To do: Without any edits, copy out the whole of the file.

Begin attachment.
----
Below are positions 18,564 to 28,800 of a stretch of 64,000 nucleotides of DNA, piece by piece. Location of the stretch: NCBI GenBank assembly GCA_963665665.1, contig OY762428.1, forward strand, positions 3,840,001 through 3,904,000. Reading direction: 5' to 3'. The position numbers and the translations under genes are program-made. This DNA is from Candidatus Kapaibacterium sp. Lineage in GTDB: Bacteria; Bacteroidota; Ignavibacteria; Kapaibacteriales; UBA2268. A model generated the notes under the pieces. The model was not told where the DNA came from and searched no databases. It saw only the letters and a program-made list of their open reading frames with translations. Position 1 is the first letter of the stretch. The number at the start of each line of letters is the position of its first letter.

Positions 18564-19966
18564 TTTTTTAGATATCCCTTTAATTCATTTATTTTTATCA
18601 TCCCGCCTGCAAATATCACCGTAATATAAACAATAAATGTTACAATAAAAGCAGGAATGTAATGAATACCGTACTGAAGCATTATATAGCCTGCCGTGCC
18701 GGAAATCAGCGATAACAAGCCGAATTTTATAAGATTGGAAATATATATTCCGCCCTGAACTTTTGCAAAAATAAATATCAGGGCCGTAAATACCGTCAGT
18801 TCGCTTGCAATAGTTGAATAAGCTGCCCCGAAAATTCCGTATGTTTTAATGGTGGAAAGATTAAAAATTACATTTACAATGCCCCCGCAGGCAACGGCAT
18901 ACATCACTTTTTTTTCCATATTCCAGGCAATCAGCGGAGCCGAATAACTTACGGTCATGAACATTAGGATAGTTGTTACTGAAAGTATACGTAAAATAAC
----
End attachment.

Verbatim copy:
Below are positions 18,564 to 28,800 of a stretch of 64,000 nucleotides of DNA, piece by piece. Location of the stretch: NCBI GenBank assembly GCA_963665665.1, contig OY762428.1, forward strand, positions 3,840,001 through 3,904,000. Reading direction: 5' to 3'. The position numbers and the translations under genes are program-made. This DNA is from Candidatus Kapaibacterium sp. Lineage in GTDB: Bacteria; Bacteroidota; Ignavibacteria; Kapaibacteriales; UBA2268. A model generated the notes under the pieces. The model was not told where the DNA came from and searched no databases. It saw only the letters and a program-made list of their open reading frames with translations. Position 1 is the first letter of the stretch. The number at the start of each line of letters is the position of its first letter.

Positions 18564-19966
18564 TTTTTTAGATATCCCTTTAATTCATTTATTTTTATCA
18601 TCCCGCCTGCAAATATCACCGTAATATAAACAATAAATGTTACAATAAAAGCAGGAATGTAATGAATACCGTACTGAAGCATTATATAGCCTGCCGTGCC
18701 GGAAATCAGCGATAACAAGCCGAATTTTATAAGATTGGAAATATATATTCCGCCCTGAACTTTTGCAAAAATAAATATCAGGGCCGTAAATACCGTCAGT
18801 TCGCTTGCAATAGTTGAATAAGCTGCCCCGAAAATTCCGTATGTTTTAATGGTGGAAAGATTAAAAATTACATTTACAATGCCCCCGCAGGCAACGGCAT
18901 ACATCACTTTTTTTTCCATATTCCAGGCAATCAGCGGAGCCGAATAACTTACGGTCATGAACATTAGGATAGTTGTTACTGAAAGTATACGTAAAATAAC